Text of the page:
The photo above shows all of the documents that we compiled for our adoption dossier. Each pile is topped off by the Authentication from the Chinese Embassy - shown below. ￼
In late 2005 I couldn’t wait to get started, so I consoled myself by working on the application to our adoption agency - one part not controlled by the state of Arkansas. We are using CCAI located in Denver, Colorado. Of all of the agencies I researched they were the only ones that I did not hear a single complaint about. They are so professional and very caring. If anyone is interested their website is http://www.chinesechildren.org. Our timeline is as follows:
•12/28/5 - Approved by CCAI
•2/15/6 - Physicals
•2/06 - Collect letters of reference
•2/25/6 - Our first homestudy visit
•3/06 - Began collection of birth certificates, marriage certificate (each document had to be notarized locally, certified by the Secretary of State and then authenticated by the Chinese Embassy. The process for Gary’s b.c. cracked me up. I ordered it from the state of NY and received it in the mail. Then I had to send it back to NY to be certified by their Sec of State. Once I received it in the mail I had to return it to NY again, this time to the Chinese Embassy. So, just to get Gary’s b.c. ready for the dossier took a lot of mailing back and forth and about 6 weeks to complete.)
•3/06 - Got letters of employment, created adoption petition, created financial statement, got clearances from the local police department and the report of physicals from our doctor. Then got all of the above notarized locally, certified by the Secretary of State and authenticated by Chinese Embassy in Houston. [A couple of documents were not notarized to the satisfaction of the Sec. of State, so I had to take them back to the notary for revision. One particular document was done 3 times before it was accepted. The moral of the story is make sure your notary has read their manual and knows what they are doing.]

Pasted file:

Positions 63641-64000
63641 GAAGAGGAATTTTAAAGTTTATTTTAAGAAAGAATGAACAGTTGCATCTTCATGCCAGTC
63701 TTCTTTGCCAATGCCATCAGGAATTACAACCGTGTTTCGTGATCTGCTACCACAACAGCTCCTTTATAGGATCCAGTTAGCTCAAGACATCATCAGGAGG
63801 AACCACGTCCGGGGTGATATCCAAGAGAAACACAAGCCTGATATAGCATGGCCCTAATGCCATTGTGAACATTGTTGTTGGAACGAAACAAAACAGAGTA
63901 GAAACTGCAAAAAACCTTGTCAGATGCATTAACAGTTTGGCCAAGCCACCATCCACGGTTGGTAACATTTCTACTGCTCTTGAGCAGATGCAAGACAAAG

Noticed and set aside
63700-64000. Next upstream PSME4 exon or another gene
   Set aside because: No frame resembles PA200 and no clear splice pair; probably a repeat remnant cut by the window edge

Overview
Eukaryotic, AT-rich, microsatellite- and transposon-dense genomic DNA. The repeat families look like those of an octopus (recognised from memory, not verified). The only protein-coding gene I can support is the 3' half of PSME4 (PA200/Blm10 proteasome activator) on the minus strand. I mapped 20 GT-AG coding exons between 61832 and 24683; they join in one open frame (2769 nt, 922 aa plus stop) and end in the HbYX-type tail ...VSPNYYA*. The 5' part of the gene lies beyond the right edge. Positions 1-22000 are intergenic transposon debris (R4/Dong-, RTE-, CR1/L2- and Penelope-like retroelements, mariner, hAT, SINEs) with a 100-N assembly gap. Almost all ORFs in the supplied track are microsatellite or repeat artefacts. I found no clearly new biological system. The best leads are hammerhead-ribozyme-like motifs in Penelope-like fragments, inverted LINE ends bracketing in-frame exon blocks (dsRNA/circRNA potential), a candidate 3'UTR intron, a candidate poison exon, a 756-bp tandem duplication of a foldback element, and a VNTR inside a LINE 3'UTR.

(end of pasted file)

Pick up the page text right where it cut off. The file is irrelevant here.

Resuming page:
•3/25/6 - Our second homestudy visit
•4/24/6 - Homestudy complete (our second anniversary)
•4/06 - Fingerprinted and submitted I171H form to Dept. of Homeland Security
•6/06 - Received approval to adopt from Federal government
•6/06 - Got copy of I171H notarized
•6/6 - Hand delivered copy of I171H to the Secretary of State to be certified
•6/6 - Fedx I171H to Houston, TX where courier hand delivers it to the Chinese embassy to be authenticated
•6/16/6 - Dossier compilation complete - Dossier is now sent FedEx overnight to Denver for complete review and translation
•7/14/6 Our dossier passed review without a hitch. Now we are officially DTC.
•7/22/6 Dossier logged into China’s system (This is our official LID, or log in date - yeah!! :-)
Since there has been such a long delay we will have to apply for a new I171H and be re-fingerprinted. I really hope we don’t have to do this 2 more times. It’s quite a nerve racking process because you never know if they are going to find some tiny thing to question and make you start over again. It takes them 8-12 weeks to process your paperwork.
When we finally get our referral it will contain pictures of Natalie, her Chinese name, age, the name and location of her orphanage, and a brief summary of her personality and the part of her history that is known. After referral we will have about 8 weeks to go before we travel to China and meet Natalie for the first time. We will be in China with Natalie for about 12-16 days. Our adoption will become final the day after we meet her. We will spend the rest of the time in China getting her visa and passport and most importantly getting to know our daughter and letting her get to know her mama and daddy.
Gary and I requested a 12-18 month old girl. We had to put an age range down, so that is what we submitted in our dossier. It doesn’t mean much though. We will be matched from whatever group of children are available at the time that our dossier goes through the matching room in China. Natalie will likely be 10 - 12 months at referral. But, 6 months, 12 months, 18 months, or 3 years, her age doesn’t really matter to us. We just want to bring Natalie home to the happy haus where she will be so loved and will likely be covered in Newfie slobber from Katie :-)
When you shop at Amazon.com please click on the above logo to do your shopping. You will be supporting LWB, an organization that provides many orphans in China much needed surgery, food, education and love.
"Welcome home to the Happy Haus" is the greeting I used to receive from Gary when we arrived home from work each day. Gary and I brought our daughter Natalie home from China in November 2011 to live with us in our cozy cottage. In October of 2013, we unexpectedly lost Gary, our dear husband, father and friend.
Our family includes our two sweet Newfoundland dogs, Katie and Louie. Newfoundlands are working dogs, so we make sure our two always have a job to do. Katie and Louie are both certified therapy dogs and bring lots of joy to people who are in need of some Newfie love. They have also competed in Rally Obedience. Katie has earned a Rally Advanced title and Louie has earned a Rally Excellent title. In keeping with Newf tradition, Katie has become a proficient draft dog while Louie prefers practicing water rescue whenever he gets an opportunity. They are also both protectors of their little sister, Natalie.